Precious Metals

American Eagle silver sales fall to lowest level since

2011 sales of American Eagle silver bullion coins already eclipse 2010’s totals, but by how far when the year ends remains to be seen.

Images courtesy of Paul Sims Inc.

Although the U.S. Mint’s November sales of American Eagle 1-ounce silver bullion coins represent the lowest monthly total since July 2008, total 2011 sales are 9 percent higher than the previous annual record, set in 2010.

November sales of 1,384,500 coins are the lowest for the year and for any month in more than four years, and a far cry from January’s sales of 6,422,000 coins — the highest monthly sales total since the silver American Eagle was introduced in October 1986.

Still, between Jan. 3 and Nov. 30, the Mint recorded sales of 37,859,500 coins — a monthly average of 3,441,772 pieces.

The 2010 calendar year sales total for American Eagle silver bullion coins was 34,662,500.

American Eagle gold, platinum

American Eagle gold bullion coin sales of 41,000 ounces in November are 18 percent below October levels.

November sales comprise 38,500 ounces in 1-ounce coins, 1,000 ounces in quarter-ounce coins (4,000 coins) and 1,500 ounces in tenth-ounce coins (15,000 coins). No half-ounce coins were sold.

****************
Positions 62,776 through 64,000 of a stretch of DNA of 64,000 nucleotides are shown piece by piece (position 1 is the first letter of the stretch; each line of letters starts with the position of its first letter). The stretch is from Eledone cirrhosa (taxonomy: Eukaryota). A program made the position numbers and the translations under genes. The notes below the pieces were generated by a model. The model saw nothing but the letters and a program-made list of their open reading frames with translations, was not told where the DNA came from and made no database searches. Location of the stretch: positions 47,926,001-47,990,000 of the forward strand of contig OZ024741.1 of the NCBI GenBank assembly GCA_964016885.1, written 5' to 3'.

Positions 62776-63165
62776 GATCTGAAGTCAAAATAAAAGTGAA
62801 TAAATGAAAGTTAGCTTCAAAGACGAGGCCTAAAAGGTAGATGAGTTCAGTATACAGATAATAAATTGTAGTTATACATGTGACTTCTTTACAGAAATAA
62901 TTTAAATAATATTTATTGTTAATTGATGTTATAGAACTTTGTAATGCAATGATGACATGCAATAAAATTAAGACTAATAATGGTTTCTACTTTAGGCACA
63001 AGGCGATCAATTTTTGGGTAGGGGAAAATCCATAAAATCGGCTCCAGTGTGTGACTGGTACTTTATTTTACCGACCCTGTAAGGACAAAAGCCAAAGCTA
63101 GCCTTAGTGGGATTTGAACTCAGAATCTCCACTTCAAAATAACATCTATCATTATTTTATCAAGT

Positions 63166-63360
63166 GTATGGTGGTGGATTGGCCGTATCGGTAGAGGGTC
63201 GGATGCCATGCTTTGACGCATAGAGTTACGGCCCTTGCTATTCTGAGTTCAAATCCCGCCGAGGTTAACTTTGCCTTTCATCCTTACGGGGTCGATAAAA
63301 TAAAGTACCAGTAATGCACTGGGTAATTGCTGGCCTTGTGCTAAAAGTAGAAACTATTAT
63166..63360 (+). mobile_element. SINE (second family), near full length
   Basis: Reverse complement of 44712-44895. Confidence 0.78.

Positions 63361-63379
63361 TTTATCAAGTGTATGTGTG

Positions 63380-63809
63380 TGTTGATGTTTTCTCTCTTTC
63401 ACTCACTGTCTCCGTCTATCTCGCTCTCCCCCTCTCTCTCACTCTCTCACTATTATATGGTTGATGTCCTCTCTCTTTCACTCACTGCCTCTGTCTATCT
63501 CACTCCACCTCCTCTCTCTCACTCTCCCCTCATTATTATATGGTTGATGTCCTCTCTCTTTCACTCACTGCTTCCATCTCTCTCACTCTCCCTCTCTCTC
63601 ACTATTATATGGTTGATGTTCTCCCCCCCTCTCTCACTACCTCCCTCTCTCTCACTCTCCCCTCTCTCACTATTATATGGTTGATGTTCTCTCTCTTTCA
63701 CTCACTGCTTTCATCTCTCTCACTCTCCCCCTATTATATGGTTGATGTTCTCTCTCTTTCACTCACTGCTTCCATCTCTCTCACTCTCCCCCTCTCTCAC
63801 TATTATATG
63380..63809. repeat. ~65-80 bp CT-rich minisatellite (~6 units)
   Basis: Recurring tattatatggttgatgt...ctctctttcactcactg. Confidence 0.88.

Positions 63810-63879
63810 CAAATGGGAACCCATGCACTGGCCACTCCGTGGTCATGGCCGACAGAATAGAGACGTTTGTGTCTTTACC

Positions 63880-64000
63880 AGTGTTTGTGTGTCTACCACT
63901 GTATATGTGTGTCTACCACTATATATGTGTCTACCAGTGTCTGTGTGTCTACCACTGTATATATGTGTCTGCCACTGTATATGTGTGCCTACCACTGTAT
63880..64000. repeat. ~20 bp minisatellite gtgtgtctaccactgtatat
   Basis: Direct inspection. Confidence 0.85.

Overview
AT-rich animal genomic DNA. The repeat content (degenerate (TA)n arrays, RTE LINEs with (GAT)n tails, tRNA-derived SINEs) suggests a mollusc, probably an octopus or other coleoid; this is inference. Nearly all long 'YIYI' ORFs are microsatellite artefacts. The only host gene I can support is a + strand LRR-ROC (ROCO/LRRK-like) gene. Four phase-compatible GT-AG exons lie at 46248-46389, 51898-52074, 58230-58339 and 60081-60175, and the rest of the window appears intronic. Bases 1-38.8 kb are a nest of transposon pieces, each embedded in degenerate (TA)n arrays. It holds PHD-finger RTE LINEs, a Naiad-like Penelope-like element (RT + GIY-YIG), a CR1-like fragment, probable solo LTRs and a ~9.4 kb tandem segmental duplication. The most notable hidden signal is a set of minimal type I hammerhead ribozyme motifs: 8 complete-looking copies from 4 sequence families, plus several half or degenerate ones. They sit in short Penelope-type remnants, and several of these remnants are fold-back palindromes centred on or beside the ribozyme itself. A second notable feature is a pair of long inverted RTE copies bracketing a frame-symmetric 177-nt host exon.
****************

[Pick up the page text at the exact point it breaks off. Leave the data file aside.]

During the first 11 months of 2011, the Mint recorded sales of 934,500 ounces of American Eagle gold bullion coins — 844,500 ounces in 1-ounce coins, 32,500 in half-ounce coins (65,000 coins), 20,500 ounces in quarter-ounce coins (82,000 coins) and 37,000 ounces in tenth-ounce coins (370,000 coins).

The U.S. Mint has not struck nor sold any American Eagle platinum bullion coins since November 2008.

American Buffalo gold

The U.S. Mint’s complement of bullion coins includes the American Buffalo 1-ounce .9999 fine gold $50 coin. The gold American Eagles are .9167 fine.

During November, American Buffalo gold coin sales reached 8,500 coins, down 32 percent from October.

November’s sales bring the 2011 sales total to 153,500 coins. No American Buffalo gold bullion coin were sold in January or February.

Authorized purchasers

The U.S. Mint does not directly sell American Eagle and American Buffalo bullion coins to the public. The Mint instead sells the bullion coins to a network of authorized purchasers, who acquire the coins from the Mint for the spot price of the precious metal on a given day on the metals market plus a small premium. The authorized purchasers may then sell the American Eagle and American Buffalo bullion coins to dealers and the public.

Monthly sales totals, posted cumulatively on a daily basis by the Mint at for American Eagle platinum, gold and silver bullion coins and American Buffalo gold bullion coins, may include coins dated from more than one calendar year and do not represent mintages for a particular date. ¦

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